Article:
Academy Fellow Professor Lindsay Falvey has won the prestigious Crawford Fund Medal.
Professor Falvey is Chair of the International Livestock Research Institute, based in Nairobi, Kenya. For four decades, his passionate commitment to agricultural science has fuelled major advances in global food security.
The Crawford Fund Medal recognises people who have made considerable and continued contributions to international agricultural research through the Fund’s programs and related activities.
Professor Falvey’s experience begun in the Australian tropics in 1972 and continued in various nations across Asia and the world. His research has laid foundations for research and development policies in multiple countries.
He has completed high-security missions to preserve research infrastructure and personnel in conflict situations, from working for the World Bank in post-1989 Russia to aid-based projects in war-ravaged Iraq.
The Emeritus Professor of the University of Melbourne holds two adjunct appointments in Thai universities and is currently writing on the role of agricultural science in philosophy.
The citation from Profesor Falvey’s higher doctorate noted his work combined “technical, social, environmental, policy and historical research in the developing world (and) challenged the simple importing of agricultural technology.”
His research, it added: “… demonstrated that indigenous knowledge and culture is critical to sustainability, food security and human development, thereby potentially benefitting millions of persons participating in international development projects.”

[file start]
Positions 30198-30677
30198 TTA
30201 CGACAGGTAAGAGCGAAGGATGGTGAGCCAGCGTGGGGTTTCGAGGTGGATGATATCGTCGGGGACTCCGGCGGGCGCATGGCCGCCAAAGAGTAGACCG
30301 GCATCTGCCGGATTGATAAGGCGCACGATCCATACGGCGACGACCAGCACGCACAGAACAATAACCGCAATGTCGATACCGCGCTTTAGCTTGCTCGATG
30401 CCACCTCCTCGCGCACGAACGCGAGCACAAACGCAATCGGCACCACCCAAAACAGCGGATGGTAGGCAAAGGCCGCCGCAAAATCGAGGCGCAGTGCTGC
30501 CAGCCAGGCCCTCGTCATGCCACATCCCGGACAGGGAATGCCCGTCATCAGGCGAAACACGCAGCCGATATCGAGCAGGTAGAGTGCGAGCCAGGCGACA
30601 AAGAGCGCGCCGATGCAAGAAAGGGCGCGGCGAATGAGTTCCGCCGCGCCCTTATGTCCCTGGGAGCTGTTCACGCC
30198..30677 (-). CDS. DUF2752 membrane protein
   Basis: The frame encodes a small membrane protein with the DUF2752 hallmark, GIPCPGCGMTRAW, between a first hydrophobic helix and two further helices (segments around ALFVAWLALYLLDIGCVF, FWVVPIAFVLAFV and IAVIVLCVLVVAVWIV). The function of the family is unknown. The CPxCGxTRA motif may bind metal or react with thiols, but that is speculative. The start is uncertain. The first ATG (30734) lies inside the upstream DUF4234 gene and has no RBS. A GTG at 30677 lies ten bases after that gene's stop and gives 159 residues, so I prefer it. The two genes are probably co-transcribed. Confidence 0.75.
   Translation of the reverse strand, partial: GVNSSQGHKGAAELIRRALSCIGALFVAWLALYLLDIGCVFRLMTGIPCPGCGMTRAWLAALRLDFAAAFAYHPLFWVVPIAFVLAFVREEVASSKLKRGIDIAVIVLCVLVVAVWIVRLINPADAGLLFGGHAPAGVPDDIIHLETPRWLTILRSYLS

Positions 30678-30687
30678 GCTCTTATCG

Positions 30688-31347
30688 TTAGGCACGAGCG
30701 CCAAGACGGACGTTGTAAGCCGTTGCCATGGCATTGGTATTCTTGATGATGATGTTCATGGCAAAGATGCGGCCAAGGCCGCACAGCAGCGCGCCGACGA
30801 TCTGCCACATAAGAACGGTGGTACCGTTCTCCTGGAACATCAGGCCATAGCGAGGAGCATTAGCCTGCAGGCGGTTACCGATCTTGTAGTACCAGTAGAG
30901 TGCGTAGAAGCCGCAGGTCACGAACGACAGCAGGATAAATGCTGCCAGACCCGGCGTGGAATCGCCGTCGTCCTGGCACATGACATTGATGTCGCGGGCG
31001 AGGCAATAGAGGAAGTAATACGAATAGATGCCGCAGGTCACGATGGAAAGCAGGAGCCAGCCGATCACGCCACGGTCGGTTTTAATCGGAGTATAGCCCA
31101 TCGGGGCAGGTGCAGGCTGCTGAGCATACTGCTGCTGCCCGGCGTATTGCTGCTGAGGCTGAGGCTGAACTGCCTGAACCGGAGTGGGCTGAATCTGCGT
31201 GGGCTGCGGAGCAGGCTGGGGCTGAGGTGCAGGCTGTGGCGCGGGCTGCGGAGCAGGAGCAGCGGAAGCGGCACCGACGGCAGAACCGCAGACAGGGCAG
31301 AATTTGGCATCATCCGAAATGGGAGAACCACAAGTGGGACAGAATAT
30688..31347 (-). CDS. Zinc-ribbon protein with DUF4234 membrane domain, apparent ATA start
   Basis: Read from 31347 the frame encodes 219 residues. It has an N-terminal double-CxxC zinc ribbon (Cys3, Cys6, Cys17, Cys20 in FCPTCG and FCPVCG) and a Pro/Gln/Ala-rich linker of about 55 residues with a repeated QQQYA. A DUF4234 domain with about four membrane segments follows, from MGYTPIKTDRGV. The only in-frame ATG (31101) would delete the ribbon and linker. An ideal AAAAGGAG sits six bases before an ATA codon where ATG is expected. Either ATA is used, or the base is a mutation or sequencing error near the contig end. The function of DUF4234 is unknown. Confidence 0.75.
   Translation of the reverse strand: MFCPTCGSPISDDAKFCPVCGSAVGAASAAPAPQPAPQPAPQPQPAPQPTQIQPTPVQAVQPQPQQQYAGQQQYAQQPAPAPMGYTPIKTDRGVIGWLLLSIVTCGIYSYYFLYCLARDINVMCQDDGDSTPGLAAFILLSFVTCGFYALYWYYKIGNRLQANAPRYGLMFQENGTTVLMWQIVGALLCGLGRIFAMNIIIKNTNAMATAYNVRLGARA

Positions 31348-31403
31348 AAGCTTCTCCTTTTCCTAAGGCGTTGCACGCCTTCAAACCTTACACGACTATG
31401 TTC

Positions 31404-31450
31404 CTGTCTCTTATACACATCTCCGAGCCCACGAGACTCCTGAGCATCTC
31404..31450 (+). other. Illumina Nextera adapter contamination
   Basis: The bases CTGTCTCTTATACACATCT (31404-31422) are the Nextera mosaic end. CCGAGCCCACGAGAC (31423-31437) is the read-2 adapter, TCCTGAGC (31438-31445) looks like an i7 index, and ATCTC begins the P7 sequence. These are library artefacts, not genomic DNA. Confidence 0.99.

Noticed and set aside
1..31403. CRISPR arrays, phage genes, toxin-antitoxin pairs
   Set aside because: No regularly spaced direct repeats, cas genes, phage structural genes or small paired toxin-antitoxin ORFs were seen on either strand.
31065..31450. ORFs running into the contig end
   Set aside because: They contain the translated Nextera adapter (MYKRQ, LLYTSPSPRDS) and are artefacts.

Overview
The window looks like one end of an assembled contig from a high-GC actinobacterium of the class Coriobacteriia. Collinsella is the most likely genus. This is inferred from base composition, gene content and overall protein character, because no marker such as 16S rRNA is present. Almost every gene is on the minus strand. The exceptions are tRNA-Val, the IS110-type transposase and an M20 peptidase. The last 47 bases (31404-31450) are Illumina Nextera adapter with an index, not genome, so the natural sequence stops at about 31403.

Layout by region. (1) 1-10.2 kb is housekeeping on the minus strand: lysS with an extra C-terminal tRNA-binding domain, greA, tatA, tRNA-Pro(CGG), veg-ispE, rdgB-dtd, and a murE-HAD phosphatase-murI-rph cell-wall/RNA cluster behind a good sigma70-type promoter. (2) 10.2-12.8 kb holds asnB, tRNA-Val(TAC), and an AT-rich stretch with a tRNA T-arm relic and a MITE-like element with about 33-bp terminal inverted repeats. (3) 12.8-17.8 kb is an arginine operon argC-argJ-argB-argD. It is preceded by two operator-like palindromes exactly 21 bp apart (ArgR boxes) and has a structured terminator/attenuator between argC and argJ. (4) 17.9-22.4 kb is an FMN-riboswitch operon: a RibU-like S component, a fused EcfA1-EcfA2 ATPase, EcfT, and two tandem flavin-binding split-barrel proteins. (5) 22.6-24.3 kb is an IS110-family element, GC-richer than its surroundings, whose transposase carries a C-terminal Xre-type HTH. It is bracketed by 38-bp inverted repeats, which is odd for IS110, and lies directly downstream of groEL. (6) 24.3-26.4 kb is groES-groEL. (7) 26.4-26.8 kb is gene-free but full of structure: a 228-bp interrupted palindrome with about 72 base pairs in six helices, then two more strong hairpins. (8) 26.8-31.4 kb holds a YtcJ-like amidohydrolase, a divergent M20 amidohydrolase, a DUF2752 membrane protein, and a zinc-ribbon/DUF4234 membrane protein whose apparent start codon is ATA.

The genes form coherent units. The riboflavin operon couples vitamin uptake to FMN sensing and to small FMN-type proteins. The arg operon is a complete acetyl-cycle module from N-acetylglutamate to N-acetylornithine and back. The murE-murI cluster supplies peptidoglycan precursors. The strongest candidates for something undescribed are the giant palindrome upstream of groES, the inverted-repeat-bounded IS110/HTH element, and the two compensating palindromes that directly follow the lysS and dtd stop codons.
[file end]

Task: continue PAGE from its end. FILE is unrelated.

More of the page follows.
World Food Day oration
As 2019 Crawford Fund Medal Awardee, Professor Falvey will be delivering an oration at the University of Melbourne on 16 October, World Food Day.
His presentation, titled NextGen Scientists Needed to Build on Historic Successes of Agriculture R4D, will explore global challenges in agriculture research.
“More than 30 per cent of the world was hungry in the 1960s; today it’s around 15 per cent. Population doubled in that time. The huge success of feeding an extra 3 billion people ranks as one of humanity’s greatest feats.
“Agricultural science underpinned those successes through a wealth of innovative research for development conducted in diverse environments and cultures around the world.
“Now, 50 years on, a new generation of agricultural scientists and thought leaders is needed to carry on this scientific and humanitarian work the face of such complex and ‘wickedly’ inter-related problems as world poverty and hunger, global warming, and mass migration.”